It is extremely crucial for a network to be configured in a compliant manner, this can be due to relevant legislation but also to ensure the highest quality of service is delivered. Checks are needed on IT infrastructure assessing whether they are in compliance with rulesets that are implemented. This was becoming increasingly difficult with the scope of IT infrastructure that is now required to maintain strict SLAs, but now those checks can be transitioned from manual to automated.
opConfig has an incredibly powerful compliance engine built into it, that can be used to audit a network and ensure that all devices are compliant to a set of policies. The product ships with the CISCO-NSA best practices as the default compliance policy set, but adding your own custom policies is extremely easy to do. The Community page has all the resources you will need to create your own policies or editing some existing policies (located here).
However, the focus of this brief is what to do with the information that is provided once these policies are in place. There are two key ways to process this information and get your network back to being compliant depending on how many devices are required to fix.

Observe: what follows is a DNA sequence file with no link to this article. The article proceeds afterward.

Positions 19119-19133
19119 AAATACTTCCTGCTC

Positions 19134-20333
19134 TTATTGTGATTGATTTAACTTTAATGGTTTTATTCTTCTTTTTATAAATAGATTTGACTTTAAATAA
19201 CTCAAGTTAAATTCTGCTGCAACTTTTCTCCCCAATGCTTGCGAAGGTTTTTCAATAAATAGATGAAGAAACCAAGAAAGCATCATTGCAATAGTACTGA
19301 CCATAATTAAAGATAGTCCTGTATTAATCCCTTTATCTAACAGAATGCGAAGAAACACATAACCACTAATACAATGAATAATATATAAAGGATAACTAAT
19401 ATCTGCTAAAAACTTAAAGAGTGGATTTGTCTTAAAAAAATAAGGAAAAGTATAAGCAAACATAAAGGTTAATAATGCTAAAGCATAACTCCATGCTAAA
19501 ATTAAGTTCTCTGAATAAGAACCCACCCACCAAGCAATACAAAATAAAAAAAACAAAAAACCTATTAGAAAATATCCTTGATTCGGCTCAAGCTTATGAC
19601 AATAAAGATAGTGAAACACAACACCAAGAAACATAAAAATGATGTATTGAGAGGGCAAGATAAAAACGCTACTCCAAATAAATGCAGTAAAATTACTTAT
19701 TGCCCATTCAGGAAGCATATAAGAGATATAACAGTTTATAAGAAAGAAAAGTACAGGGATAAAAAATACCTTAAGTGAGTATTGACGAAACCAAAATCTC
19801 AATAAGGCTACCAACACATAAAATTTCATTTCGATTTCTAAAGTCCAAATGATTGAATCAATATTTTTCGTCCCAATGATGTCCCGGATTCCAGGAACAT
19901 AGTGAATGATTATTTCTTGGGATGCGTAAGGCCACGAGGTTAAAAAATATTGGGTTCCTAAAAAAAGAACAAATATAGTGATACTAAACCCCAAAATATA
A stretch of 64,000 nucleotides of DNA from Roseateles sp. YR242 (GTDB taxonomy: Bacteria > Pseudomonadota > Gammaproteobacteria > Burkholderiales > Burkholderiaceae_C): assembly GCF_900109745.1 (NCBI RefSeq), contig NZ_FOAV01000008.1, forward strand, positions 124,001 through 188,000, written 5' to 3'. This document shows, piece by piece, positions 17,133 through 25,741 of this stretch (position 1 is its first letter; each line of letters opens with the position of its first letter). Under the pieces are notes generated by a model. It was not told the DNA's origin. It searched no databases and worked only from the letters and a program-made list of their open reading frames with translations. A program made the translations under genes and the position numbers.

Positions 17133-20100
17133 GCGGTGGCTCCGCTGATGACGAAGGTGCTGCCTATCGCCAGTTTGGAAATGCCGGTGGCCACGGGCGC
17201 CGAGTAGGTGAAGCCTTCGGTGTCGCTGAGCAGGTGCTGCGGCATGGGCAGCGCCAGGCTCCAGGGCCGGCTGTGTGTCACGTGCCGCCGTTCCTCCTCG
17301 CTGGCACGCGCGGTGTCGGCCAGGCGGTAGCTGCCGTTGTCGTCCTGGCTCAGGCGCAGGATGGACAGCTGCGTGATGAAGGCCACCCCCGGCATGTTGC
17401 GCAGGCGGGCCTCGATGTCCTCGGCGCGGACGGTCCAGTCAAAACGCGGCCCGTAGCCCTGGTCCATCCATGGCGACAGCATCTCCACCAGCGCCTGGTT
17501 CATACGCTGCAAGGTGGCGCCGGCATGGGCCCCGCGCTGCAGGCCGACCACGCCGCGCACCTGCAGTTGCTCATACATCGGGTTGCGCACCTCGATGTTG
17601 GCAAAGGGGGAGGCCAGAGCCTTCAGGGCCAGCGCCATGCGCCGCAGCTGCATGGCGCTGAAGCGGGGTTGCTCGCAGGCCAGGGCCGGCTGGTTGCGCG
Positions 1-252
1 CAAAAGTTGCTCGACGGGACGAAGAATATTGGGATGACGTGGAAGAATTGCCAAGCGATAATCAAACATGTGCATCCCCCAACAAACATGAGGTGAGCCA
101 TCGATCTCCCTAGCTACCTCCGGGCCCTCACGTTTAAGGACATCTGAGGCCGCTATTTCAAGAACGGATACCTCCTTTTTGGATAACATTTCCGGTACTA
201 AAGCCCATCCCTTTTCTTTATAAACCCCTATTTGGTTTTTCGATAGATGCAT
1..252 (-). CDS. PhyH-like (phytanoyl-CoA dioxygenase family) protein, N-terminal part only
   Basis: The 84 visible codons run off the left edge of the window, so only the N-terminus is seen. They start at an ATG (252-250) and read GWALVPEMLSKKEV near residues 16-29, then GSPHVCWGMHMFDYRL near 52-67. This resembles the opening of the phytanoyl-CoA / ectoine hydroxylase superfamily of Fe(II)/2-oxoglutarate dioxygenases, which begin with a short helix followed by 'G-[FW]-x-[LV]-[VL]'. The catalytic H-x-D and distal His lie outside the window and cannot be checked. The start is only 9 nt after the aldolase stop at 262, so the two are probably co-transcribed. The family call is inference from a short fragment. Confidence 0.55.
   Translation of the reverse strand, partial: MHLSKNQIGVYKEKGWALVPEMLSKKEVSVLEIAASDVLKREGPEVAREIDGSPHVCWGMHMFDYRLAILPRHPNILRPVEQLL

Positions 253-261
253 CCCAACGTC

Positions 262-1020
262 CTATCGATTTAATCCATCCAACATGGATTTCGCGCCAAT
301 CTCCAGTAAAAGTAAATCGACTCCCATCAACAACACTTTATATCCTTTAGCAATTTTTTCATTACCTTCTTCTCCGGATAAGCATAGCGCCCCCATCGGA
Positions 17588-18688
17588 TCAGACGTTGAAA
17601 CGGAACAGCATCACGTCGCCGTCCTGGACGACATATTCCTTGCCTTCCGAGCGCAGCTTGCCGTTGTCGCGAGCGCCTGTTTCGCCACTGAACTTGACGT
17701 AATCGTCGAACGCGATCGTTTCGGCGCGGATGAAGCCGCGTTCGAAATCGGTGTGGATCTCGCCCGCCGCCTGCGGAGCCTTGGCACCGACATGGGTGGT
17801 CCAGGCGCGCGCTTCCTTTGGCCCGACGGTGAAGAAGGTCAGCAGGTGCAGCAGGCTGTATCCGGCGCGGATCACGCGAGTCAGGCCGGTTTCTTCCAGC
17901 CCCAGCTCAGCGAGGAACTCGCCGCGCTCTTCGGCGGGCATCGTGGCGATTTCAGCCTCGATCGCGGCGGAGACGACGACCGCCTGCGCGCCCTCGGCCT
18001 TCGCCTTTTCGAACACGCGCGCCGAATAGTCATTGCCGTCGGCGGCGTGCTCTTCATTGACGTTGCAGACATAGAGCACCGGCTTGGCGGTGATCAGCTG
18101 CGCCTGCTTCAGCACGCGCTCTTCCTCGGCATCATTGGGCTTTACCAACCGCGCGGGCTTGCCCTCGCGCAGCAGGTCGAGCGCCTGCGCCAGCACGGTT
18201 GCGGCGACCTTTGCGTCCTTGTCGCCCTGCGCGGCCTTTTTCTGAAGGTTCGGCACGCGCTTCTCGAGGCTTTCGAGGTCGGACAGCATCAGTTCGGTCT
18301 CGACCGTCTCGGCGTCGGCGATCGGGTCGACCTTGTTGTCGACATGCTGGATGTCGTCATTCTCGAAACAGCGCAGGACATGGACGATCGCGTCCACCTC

The first is usually used if you have inherited a compliance problem, through mergers and acquisitions, for example, where a large number of devices are not compliant. The best process for this instance may be to push out new config to all devices. This can take longer than single item fixes but there is the knowledge that each device will be configured to the same baseline. Configuration pushes has been explained through our Community page and outlines a terrific example also (located here).
This leads to the most common occurrence where small changes to a device have been noted by the auditing system. The compliance report can be automated to be run each morning before a team’s scheduled start time and generate a report of devices that are not compliant. A lot of network engineers will use this as a task sheet for the day/morning, the report on one monitor and the required CLI on the other. As they have completed tasks their environment will become more compliant and the service levels will be increased.
The outcome of the report can be seen above. This exemplifies what the opConfig compliance engine will look for. The hit/miss category refers to the policies that are tested. If there is a configuration point that is testable for the policy this will result in a hit. If there is nothing available there will be a miss (note that a hit or a miss doesn’t imply there is a fault, it’s detailing a successful testing protocol). The second column refers to Exceptions and OKs, an exception will require changing configuration on a device, OK denotes that the device is acting in accordance to how the policy requires.
If you would like more information on these topics, navigate to the community forums in the links above or contact us using the links below.
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